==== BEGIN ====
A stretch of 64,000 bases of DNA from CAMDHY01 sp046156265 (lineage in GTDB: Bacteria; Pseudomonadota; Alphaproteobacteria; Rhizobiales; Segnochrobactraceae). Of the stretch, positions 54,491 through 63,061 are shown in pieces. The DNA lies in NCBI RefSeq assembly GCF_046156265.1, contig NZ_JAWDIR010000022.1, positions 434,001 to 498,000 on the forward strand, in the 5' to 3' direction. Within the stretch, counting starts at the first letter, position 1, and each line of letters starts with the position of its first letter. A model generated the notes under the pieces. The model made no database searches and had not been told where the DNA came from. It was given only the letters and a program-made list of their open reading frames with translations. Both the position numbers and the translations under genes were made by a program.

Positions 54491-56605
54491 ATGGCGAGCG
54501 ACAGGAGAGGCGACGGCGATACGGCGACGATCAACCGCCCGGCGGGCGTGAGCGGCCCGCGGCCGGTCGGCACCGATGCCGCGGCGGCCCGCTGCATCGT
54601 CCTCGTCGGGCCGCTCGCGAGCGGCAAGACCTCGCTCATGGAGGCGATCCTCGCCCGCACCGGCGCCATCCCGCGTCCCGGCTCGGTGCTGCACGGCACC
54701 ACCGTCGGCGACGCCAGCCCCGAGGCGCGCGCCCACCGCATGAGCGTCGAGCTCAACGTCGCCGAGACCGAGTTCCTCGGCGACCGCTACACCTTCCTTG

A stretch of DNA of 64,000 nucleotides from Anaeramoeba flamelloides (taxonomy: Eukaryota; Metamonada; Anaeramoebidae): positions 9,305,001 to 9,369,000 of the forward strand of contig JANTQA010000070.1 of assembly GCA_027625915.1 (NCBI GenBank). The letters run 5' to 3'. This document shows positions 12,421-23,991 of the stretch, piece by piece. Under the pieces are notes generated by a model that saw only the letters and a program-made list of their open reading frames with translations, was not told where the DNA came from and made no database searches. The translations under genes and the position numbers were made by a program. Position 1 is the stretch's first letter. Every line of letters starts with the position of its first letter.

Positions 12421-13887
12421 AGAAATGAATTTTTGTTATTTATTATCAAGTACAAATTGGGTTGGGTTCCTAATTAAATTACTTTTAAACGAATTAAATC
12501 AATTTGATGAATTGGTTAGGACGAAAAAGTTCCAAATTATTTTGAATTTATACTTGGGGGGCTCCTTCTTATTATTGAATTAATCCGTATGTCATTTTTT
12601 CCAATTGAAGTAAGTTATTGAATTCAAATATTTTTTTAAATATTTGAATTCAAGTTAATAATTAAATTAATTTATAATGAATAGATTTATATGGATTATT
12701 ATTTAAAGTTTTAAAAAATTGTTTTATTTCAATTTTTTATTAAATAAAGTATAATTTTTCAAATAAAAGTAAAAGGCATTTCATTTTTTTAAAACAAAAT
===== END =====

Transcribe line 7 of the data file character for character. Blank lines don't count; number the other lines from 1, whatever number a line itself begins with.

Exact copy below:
A stretch of DNA of 64,000 nucleotides from Anaeramoeba flamelloides (taxonomy: Eukaryota; Metamonada; Anaeramoebidae): positions 9,305,001 to 9,369,000 of the forward strand of contig JANTQA010000070.1 of assembly GCA_027625915.1 (NCBI GenBank). The letters run 5' to 3'. This document shows positions 12,421-23,991 of the stretch, piece by piece. Under the pieces are notes generated by a model that saw only the letters and a program-made list of their open reading frames with translations, was not told where the DNA came from and made no database searches. The translations under genes and the position numbers were made by a program. Position 1 is the stretch's first letter. Every line of letters starts with the position of its first letter.